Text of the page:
Tony Blair's hopes of exploiting his close relationship with George Bush suffered a setback yesterday when a leading environmental adviser to the President said he would not change policy on global warming in his second term.
The warning means President Bush may scupper Mr Blair's attempt to achieve a breakthrough when he puts climate change at the top of his agenda while Britain chairs the G8 group of leading industrialised countries from January.
Myron Ebell, director of global warming at the Competitive Enterprise Institute in Washington, launched a personal attack on Sir David King, the Government's chief scientist, who has warned that the threat to the environment is more important than the war on terror. He told BBC Radio 4: "We have people who know nothing about climate science like Sir David King, who are alarmist and continually promote this ridiculous claim. Sir David has no expertise in climate science."
Mr Abell predicted the prospects for a change in US policy would also be reduced by the election on Tuesday of more Republicans to both Houses of Congress. "I don't think you will see a change," he said.
He added: "The whole tissue of argument that makes climate change into the greatest problem facing humanity is based on a long series of improbabilities." He said claims that the world's temperature had risen by a record level were "not true at all". His personal attack on Sir David caused surprise in London. Jack Straw, the Foreign Secretary, conceded there was a "big disagreement" between the Bush and Blair Governments on the issue.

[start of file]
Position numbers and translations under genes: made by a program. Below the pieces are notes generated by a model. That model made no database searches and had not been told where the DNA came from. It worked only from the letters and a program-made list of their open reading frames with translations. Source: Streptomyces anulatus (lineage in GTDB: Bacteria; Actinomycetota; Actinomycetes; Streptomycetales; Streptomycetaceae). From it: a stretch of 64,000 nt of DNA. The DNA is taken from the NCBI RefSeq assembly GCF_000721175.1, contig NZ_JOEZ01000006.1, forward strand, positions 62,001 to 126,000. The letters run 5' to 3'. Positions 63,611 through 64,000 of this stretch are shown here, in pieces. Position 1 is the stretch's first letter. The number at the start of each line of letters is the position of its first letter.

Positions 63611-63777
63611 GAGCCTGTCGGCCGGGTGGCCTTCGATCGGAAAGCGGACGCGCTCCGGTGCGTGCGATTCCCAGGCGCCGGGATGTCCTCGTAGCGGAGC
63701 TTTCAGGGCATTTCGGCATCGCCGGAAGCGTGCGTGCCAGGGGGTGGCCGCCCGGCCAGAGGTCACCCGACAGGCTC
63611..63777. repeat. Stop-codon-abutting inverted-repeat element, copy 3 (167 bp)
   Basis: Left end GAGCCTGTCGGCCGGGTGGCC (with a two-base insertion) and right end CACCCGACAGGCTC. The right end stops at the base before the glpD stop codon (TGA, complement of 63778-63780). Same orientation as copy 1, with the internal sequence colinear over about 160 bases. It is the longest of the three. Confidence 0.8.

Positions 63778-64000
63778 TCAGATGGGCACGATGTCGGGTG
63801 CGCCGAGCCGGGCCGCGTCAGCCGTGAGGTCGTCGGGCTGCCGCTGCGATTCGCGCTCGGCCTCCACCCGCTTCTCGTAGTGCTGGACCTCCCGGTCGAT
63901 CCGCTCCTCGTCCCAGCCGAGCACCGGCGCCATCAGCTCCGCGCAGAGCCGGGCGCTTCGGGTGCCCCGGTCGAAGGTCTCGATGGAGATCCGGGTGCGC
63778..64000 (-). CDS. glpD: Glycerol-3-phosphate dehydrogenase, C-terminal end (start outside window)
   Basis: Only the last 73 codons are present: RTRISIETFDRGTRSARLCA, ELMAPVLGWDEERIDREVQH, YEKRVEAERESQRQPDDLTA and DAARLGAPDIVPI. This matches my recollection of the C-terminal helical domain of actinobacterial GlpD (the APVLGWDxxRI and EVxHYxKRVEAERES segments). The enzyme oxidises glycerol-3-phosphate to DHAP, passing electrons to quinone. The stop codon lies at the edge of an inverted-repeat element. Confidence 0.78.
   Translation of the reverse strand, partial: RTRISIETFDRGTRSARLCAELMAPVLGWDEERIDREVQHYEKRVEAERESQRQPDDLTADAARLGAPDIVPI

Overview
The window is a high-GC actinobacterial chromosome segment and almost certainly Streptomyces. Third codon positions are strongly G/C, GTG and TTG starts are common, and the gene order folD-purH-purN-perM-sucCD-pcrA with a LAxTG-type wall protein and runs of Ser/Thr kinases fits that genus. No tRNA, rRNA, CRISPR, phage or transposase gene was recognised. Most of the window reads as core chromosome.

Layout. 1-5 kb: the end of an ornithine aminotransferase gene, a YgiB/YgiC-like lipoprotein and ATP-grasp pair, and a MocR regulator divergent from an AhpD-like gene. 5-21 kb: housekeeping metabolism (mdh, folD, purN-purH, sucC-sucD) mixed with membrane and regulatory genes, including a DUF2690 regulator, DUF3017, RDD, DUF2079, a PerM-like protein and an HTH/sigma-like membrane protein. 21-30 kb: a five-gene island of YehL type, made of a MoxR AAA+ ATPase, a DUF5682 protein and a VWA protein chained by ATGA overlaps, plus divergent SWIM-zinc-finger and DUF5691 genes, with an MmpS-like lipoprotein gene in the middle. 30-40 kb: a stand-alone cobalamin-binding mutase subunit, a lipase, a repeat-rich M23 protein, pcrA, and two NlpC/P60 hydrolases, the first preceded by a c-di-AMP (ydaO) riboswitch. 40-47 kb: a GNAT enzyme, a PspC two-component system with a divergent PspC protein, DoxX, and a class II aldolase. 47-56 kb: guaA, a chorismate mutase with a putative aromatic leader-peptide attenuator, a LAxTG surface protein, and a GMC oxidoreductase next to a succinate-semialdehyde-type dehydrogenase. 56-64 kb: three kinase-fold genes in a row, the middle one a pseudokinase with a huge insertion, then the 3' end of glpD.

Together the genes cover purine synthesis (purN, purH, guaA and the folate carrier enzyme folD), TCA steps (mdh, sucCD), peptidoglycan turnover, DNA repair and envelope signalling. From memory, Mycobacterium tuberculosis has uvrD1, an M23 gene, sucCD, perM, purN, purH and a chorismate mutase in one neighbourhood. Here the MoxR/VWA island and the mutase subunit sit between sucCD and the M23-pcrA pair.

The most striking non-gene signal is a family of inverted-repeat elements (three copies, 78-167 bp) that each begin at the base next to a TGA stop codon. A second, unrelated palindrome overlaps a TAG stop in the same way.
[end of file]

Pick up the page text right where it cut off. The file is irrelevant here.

Charles Kennedy, the Liberal Democrat leader, said: "It is profoundly alarming to hear George Bush's advisers attacking Sir David King in this way. If Tony Blair's relationship with George Bush is to have any beneficial impact at all, he must use his influence now to get the White House to engage positively with the [climate] issue."
Environmental campaigners, who staged a protest march to the American Embassy in London last night, warn that that the US - responsible for a quarter of the world's pollution - must back Kyoto.
Mr Blair was also under pressure last night to spell out his plans to revive the Middle East peace process with Mr Bush. Labour MPs criticised him for failing to explain how he would use his "special relationship" to ensure progress. Mr Blair told the Cabinet that the re-election of President Bush "gave a chance to move forward on a variety of issues".
But an ad-hoc group of Labour MPs who have just visited Ramala and Jerusalem with Medical Aid for Palestine is seeking an urgent meeting with the Prime Minister to press on him the need for a clearly-defined set of policy objectives on the Middle East.
Dr Ian Gibson, a member of the group, told The Independent: "What we want to see is a determination to see a two-state solution. As in Northern Ireland there must be genuine efforts to disarm and end the slaughter that is going on in Gaza."Reuse content